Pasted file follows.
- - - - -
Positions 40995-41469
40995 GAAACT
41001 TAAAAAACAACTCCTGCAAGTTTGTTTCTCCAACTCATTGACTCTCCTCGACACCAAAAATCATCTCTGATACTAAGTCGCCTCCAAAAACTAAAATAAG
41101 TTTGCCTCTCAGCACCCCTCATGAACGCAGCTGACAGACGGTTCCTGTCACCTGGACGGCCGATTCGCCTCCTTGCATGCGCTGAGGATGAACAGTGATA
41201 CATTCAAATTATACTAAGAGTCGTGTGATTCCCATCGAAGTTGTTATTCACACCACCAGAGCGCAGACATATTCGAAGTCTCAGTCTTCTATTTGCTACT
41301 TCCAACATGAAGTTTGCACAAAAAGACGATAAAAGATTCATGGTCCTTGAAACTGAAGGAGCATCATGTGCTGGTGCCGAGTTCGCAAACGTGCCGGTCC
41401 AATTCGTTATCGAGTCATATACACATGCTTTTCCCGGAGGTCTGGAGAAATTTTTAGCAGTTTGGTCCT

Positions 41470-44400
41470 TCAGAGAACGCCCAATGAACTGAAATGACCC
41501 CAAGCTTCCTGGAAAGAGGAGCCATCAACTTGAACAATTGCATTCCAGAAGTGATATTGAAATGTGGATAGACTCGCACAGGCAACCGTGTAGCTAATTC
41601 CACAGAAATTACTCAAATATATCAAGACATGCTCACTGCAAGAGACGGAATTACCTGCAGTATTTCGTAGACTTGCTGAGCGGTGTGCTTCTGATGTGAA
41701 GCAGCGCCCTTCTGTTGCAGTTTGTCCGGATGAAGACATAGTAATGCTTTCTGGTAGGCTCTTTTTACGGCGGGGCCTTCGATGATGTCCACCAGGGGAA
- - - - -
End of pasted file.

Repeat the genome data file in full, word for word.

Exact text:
Positions 40995-41469
40995 GAAACT
41001 TAAAAAACAACTCCTGCAAGTTTGTTTCTCCAACTCATTGACTCTCCTCGACACCAAAAATCATCTCTGATACTAAGTCGCCTCCAAAAACTAAAATAAG
41101 TTTGCCTCTCAGCACCCCTCATGAACGCAGCTGACAGACGGTTCCTGTCACCTGGACGGCCGATTCGCCTCCTTGCATGCGCTGAGGATGAACAGTGATA
41201 CATTCAAATTATACTAAGAGTCGTGTGATTCCCATCGAAGTTGTTATTCACACCACCAGAGCGCAGACATATTCGAAGTCTCAGTCTTCTATTTGCTACT
41301 TCCAACATGAAGTTTGCACAAAAAGACGATAAAAGATTCATGGTCCTTGAAACTGAAGGAGCATCATGTGCTGGTGCCGAGTTCGCAAACGTGCCGGTCC
41401 AATTCGTTATCGAGTCATATACACATGCTTTTCCCGGAGGTCTGGAGAAATTTTTAGCAGTTTGGTCCT

Positions 41470-44400
41470 TCAGAGAACGCCCAATGAACTGAAATGACCC
41501 CAAGCTTCCTGGAAAGAGGAGCCATCAACTTGAACAATTGCATTCCAGAAGTGATATTGAAATGTGGATAGACTCGCACAGGCAACCGTGTAGCTAATTC
41601 CACAGAAATTACTCAAATATATCAAGACATGCTCACTGCAAGAGACGGAATTACCTGCAGTATTTCGTAGACTTGCTGAGCGGTGTGCTTCTGATGTGAA
41701 GCAGCGCCCTTCTGTTGCAGTTTGTCCGGATGAAGACATAGTAATGCTTTCTGGTAGGCTCTTTTTACGGCGGGGCCTTCGATGATGTCCACCAGGGGAA